The Company's U.S. postretirement benefit plans are primarily defined dollar benefit plans that limit the effects of medical inflation because the plans have established dollar limits for determining our contributions. As a result, the effect of a 1 percentage point change in the assumed health care cost trend rate would not be significant to the Company.
The discount rate assumptions used to account for pension and other postretirement benefit plans reflect the rates at which the benefit obligations could be effectively settled. Rates for U.S. and certain non-U.S. plans at December 31, 2015, were determined using a cash flow matching technique whereby the rates of a yield curve, developed from high-quality debt securities, were applied to the benefit obligations to determine the appropriate discount rate. For other non-U.S. plans, we base the discount rate on comparable indices within each of the countries. The rate of compensation increase assumption is determined by the Company based upon annual reviews. We review external data and our own historical trends for health care costs to determine the health care cost trend rate assumptions.
Effective January 1, 2016, for benefit plans using the yield curve approach, the Company changed the method used to calculate the service cost and interest cost components of net periodic benefit costs for pension and other postretirement benefit plans and will measure these costs by applying the specific spot rates along the yield curve to the plans' projected cash flows. The Company believes the new approach provides a more precise measurement of service and interest costs by improving the correlation between projected cash flows and the corresponding spot yield curve rates. The change does not affect the measurement of the Company's pension and other postretirement benefit obligations for those plans and is accounted for as a change in accounting estimate, which is applied prospectively.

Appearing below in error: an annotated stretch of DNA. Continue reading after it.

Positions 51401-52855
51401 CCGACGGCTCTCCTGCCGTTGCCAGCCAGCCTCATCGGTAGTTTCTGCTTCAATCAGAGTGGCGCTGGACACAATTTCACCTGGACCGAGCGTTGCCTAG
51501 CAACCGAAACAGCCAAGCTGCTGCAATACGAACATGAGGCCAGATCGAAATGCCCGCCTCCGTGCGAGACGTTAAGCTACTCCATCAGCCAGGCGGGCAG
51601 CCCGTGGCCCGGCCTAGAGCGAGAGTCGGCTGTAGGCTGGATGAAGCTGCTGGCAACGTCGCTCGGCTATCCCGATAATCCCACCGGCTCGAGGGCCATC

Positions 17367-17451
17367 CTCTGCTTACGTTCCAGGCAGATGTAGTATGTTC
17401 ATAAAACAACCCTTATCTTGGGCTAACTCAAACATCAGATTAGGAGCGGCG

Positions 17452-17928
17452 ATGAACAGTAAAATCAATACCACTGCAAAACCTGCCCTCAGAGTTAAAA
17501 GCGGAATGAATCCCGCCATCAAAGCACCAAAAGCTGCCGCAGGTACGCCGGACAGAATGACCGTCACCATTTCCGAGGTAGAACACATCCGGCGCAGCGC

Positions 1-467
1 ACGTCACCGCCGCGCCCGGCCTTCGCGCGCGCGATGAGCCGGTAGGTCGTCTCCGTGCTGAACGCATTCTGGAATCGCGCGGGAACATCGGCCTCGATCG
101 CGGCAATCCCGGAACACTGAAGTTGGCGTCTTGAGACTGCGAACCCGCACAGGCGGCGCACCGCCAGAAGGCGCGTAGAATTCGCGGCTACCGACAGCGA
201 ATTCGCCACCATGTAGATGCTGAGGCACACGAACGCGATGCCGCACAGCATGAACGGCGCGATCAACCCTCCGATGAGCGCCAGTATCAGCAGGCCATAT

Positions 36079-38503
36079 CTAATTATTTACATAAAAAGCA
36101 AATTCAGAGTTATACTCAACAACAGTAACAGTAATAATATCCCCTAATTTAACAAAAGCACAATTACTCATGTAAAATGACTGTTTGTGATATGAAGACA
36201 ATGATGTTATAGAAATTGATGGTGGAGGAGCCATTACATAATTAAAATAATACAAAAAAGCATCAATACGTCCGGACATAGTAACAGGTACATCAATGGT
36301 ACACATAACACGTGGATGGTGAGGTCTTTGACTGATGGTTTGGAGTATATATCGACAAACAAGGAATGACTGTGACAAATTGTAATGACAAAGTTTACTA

Our estimated future benefit payments for funded and unfunded plans are as follows (in millions):